Malaysian Airlines flight MH370 pilot left deceptive 'false trails' before crashing, new research claims

Malaysian Airlines flight MH370 pilot left deceptive 'false trails' before crashing, new research claims

Research being carried out by a group of scientists working to solve the mystery of MH370 say the flights capitan left 'false trails' before disappearing.

Group member and aerospace engineer Richard Godfrey told ABC that pilot Zaharie Ahmad Shah made a series of turns and changed the speed of the aircraft in order to avoid detection, or flying near busy aviation routes.

Malaysian Airlines Flight MH370, a Boeing 777-200 aircraft, went missing on the evening of March 8 after taking off from Kuala Lumpur destined for Beijing.  The aircraft and all 239 of those onboard have never been seen since.

Research was being carried out as to whether MH370's movements could be picked up by monitoring weak radio signals known as WSPR, or weak signal propagation reports.

Godfrey said all planes set off invisible "electronic tripwires" as they move across these signals, which can then be used to track the aircraft's movement.

"WSPR is like a bunch of tripwires or laser beams, but they work in every direction over the horizon to the other side of the globe," Godfrey said.

The research claims the Boeing 777 crashed about 34.5 degrees south, near the line known as the "seventh arc," which is the same area that has so far been searched.  But while there is agreement as to where the aircraft likely crashed, the new research says the flight path it took to get there was "significantly different" to those so far theorised using satellite data.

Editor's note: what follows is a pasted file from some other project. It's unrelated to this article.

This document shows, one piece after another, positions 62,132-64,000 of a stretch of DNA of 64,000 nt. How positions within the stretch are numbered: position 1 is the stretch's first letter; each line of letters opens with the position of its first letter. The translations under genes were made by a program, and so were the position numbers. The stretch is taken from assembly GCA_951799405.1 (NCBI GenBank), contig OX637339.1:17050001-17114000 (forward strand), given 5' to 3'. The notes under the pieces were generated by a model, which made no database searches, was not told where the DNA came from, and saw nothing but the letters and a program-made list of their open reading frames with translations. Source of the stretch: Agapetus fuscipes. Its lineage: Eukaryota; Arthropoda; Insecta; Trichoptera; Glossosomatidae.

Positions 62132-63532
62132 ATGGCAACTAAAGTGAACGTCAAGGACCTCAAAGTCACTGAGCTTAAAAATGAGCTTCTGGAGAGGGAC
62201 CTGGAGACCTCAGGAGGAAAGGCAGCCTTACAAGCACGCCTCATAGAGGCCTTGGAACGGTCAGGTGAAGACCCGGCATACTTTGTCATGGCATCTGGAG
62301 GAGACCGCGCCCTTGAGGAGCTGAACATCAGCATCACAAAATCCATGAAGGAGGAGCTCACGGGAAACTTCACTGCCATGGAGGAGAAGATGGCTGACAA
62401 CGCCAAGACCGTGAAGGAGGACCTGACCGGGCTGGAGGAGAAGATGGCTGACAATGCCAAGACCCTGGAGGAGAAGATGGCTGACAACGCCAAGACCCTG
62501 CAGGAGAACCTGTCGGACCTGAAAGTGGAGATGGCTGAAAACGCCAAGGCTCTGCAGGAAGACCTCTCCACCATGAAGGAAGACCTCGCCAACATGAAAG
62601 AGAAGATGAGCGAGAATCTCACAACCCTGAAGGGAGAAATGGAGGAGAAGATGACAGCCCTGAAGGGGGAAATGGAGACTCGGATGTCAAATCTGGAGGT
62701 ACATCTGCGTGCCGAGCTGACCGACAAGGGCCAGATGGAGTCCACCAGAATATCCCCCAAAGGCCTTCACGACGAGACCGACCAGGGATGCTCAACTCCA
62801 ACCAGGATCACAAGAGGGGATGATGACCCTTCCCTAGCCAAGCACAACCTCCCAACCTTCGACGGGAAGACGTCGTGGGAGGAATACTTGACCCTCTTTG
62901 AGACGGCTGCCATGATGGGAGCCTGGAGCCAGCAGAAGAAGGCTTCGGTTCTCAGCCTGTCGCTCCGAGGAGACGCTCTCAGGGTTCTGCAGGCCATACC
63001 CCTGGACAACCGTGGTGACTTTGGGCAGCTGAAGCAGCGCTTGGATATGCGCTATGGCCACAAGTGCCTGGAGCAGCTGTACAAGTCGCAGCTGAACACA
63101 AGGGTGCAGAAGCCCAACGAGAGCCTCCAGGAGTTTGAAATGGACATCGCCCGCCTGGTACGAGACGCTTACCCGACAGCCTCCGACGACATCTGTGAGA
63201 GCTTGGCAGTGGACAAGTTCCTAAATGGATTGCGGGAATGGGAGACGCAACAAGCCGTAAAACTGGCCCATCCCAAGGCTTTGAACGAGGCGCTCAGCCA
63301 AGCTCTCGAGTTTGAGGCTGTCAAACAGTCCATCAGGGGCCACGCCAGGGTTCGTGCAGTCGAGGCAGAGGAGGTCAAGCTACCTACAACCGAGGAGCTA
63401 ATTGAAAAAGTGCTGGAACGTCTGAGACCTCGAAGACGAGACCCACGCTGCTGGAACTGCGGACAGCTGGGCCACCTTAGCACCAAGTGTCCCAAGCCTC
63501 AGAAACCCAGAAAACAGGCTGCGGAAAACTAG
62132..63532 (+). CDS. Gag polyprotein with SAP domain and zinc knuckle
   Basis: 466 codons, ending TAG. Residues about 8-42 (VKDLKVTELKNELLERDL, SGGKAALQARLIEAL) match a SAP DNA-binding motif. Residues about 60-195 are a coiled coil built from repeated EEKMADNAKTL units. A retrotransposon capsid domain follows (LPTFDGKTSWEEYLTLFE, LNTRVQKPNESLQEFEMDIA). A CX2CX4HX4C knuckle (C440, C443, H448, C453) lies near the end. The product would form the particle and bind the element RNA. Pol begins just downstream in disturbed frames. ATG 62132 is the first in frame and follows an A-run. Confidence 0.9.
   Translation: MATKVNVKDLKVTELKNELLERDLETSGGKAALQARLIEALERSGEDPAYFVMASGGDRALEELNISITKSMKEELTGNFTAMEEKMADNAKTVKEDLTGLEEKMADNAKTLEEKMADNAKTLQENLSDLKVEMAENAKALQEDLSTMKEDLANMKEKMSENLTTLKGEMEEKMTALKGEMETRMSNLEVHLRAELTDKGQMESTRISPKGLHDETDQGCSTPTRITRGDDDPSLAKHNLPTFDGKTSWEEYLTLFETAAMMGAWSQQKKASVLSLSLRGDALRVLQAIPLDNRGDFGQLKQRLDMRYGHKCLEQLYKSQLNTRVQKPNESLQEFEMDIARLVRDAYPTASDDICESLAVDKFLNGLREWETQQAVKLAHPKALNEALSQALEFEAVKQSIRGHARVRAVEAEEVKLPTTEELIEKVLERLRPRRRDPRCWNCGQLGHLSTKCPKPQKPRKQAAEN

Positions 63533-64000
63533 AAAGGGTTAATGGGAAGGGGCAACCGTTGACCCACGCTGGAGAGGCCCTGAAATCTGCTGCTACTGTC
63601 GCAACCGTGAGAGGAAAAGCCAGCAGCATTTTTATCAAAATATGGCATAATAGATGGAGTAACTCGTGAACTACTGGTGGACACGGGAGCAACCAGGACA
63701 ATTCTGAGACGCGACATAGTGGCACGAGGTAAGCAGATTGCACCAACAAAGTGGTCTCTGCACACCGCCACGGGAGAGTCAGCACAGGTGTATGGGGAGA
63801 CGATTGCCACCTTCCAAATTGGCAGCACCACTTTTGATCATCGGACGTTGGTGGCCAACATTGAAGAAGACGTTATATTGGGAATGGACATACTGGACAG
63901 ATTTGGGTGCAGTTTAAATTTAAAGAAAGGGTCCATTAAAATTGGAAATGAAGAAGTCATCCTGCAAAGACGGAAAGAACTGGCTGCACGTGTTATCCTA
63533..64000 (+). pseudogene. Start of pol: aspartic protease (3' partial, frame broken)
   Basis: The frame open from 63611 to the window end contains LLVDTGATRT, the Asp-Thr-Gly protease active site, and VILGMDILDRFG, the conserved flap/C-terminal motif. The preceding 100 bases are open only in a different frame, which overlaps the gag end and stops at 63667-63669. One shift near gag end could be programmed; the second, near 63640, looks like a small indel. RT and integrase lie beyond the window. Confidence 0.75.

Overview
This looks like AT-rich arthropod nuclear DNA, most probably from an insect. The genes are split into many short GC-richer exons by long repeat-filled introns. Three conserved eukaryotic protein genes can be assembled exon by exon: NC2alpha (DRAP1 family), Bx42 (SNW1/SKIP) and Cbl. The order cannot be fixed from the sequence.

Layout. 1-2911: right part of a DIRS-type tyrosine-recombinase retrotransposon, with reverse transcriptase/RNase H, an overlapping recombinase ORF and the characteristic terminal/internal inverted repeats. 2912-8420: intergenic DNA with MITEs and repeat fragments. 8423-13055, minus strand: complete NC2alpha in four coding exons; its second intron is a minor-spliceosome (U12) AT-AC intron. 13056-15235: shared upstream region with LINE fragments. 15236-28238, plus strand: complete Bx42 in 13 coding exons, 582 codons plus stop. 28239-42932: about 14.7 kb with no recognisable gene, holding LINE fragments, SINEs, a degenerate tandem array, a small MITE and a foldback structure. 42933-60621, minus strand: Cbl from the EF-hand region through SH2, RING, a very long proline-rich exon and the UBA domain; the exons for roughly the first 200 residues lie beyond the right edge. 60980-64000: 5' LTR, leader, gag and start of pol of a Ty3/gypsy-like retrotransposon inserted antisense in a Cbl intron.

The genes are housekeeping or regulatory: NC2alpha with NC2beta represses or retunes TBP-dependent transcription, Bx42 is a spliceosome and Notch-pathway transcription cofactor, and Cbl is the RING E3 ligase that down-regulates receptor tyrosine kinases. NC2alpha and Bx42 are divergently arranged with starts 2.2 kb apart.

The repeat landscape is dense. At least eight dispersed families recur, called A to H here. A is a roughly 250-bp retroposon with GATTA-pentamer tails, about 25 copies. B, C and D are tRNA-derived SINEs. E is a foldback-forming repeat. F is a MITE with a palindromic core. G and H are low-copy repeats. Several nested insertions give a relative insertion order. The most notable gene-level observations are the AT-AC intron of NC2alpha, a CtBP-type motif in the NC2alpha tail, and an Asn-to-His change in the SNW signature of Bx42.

"The pilot of MH370 generally avoided official flight routes from 18:00 UTC onwards but used waypoints to navigate on unofficial flight paths in the Malacca Strait, around Sumatra and across the Southern Indian Ocean," Godfrey told ABC.

"The flight path follows the coast of Sumatra and flies close to Banda Aceh Airport.

"The pilot appears to have had knowledge of the operating hours of Sabang and Lhokseumawe radar and that on a weekend night, in times of little international tension the radar systems would not be up and running."

The pilot also added another layer of confusion in case his movements were detected, by choosing a flight route which has a number of changes in direction, so the flight's direction would remain unclear.

These changes of track included toward the Andaman Islands, towards South Africa, towards Java, and towards Cocos Islands.

"Once out of range of all other aircraft, at 20:30 UTC the pilot changed track and headed due south," Godfrey said.

"The flight path appears carefully planned. 

"The level of detail in the planning implies a mindset that would want to see this complex plan properly executed through to the end."

Godfrey said he would like to see the WSPR data applied to any future searches for the aircraft, which has become the biggest mystery in the history of aviation.